Reinventing the Urban River

Posted on Monday, June 1st, 2009 at 12:00 pm

ARCH402 – Reinventing the Urban River
Richmond, VA

The intention of this studio is to propose inventive ways to inhabit the ground when sea level rise, radical weather shifts, and loss of permeable ground surface all contribute to loss of land due to periodic flooding and more permanent saturation of once dry areas.

Cities built around navigable water bodies are the most at risk. Typical responses such as levees, floodwalls, and other heroic means of resistance, have proven to be unreliable means of protection. These barriers only hide the natural ebb and flow of rivers and other water bodies so that precipitous change is only recognized when it is too late. Furthermore, water, in all forms becomes understood more as menace than as essential instrumental and poetic resource.

The James River in Richmond is typical of urban rivers originally valued as a mode of commercial transport. River frontage, mostly understood as the private territory of now abandoned commercial ports, heavy industrial manufacturing, rail corridor and warehouse facilities, is only belatedly being reevaluated as public space. After a period of being seen as prime real estate for new interstate highways, sewage treatment plants, etc., now there are walking paths, recreated sections of a lost canal, along with the ruins of a Civil War munitions operation. While these are considered to be public amenities, they lack the urban context and connectivity that could engage the urban whole.

Making matters more unlikely is the heroic floodwall giving the false sense of protection from forces far greater than human constructs can protect against. Hidden, demeaned, and fraught, the James offers little in the way of urban amenity.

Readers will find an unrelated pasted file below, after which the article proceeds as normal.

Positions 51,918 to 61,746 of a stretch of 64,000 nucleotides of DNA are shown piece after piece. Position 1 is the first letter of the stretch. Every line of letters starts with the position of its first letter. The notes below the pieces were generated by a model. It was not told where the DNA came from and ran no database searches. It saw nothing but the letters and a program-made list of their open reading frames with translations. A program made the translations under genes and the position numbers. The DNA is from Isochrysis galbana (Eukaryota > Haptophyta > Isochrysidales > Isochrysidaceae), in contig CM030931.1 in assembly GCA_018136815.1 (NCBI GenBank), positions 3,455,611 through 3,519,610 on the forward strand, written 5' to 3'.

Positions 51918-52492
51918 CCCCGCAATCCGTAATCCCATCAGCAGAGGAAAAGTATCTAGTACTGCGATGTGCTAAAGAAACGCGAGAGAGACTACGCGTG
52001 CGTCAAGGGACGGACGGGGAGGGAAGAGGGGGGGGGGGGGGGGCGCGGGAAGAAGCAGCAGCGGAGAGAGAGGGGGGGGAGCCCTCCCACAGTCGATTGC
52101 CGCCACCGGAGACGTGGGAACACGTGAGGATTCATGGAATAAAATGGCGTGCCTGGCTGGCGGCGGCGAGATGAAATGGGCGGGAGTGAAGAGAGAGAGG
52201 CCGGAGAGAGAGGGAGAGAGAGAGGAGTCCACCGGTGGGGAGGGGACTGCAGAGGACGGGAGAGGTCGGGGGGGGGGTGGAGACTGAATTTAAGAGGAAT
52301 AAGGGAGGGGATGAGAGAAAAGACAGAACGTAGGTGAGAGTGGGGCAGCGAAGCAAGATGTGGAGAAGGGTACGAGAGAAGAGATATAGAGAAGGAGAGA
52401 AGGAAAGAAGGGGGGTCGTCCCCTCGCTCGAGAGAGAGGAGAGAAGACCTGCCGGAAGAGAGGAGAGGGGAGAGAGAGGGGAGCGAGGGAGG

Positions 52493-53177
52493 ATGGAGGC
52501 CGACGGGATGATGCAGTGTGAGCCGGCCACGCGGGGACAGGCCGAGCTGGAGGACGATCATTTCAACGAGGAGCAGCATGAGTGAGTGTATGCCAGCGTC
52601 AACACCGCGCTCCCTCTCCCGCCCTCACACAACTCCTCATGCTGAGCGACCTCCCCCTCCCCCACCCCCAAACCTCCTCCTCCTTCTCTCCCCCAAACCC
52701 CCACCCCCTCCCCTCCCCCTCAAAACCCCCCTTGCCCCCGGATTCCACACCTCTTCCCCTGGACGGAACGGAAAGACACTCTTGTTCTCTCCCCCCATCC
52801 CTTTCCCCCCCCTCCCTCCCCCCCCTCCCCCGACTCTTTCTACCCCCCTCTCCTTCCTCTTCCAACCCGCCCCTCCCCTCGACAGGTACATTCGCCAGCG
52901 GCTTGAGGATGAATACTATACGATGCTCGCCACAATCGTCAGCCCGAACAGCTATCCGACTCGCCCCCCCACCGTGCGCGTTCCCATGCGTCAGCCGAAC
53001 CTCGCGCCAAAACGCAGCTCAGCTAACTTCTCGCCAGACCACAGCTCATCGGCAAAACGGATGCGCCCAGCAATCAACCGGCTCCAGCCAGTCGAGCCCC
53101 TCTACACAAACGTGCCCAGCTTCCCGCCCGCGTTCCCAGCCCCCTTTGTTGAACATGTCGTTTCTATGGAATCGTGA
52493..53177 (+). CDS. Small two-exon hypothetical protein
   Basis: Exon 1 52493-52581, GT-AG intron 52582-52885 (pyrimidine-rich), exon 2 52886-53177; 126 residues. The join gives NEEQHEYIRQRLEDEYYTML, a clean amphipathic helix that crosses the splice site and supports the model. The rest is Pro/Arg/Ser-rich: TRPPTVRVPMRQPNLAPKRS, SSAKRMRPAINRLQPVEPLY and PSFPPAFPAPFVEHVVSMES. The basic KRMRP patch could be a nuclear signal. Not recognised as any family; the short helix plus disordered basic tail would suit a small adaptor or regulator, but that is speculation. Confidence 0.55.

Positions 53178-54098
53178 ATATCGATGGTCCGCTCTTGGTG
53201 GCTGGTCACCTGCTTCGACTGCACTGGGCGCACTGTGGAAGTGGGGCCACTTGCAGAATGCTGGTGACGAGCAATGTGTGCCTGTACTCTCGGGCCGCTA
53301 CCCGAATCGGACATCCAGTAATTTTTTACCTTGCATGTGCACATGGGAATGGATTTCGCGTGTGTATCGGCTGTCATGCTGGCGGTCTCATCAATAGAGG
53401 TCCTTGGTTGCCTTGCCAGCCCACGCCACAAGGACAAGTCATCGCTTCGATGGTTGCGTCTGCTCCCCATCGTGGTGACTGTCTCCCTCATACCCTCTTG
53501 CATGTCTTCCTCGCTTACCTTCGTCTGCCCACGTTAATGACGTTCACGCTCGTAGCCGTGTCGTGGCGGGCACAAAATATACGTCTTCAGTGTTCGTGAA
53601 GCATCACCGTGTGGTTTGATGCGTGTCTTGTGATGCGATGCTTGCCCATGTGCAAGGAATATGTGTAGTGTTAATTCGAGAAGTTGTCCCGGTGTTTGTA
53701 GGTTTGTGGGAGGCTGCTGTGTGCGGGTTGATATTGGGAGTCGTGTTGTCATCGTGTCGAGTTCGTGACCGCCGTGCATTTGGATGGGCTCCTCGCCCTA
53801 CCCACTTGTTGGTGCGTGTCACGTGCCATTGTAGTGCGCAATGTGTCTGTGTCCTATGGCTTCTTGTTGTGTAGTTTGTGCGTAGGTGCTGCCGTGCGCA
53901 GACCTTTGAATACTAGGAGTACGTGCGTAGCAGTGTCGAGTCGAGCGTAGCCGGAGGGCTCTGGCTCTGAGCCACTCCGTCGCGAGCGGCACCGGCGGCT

The above account might seem a bleak context for architectural invention and yet it is just the opposite. If, instead of futilely trying to keep nature away, we were to explore ways to live with its unpredictable force, to recognize its otherness, then the poetic potential is enormous.

This last semester of the fourth year will operate more as a thesis or design research studio. Students will make proposals for Richmond that demonstrate how urban life can engage natural process to mutual benefit. The James will now be seen not as the backyard of the city, but as a new form of public realm. New interpretations of urban park, public infrastructure, urban dwelling, places of work and recreation will need to be invented. New forms of representation will need to deal with the dynamic nature of a changing environment with its correlative responsive constructions.

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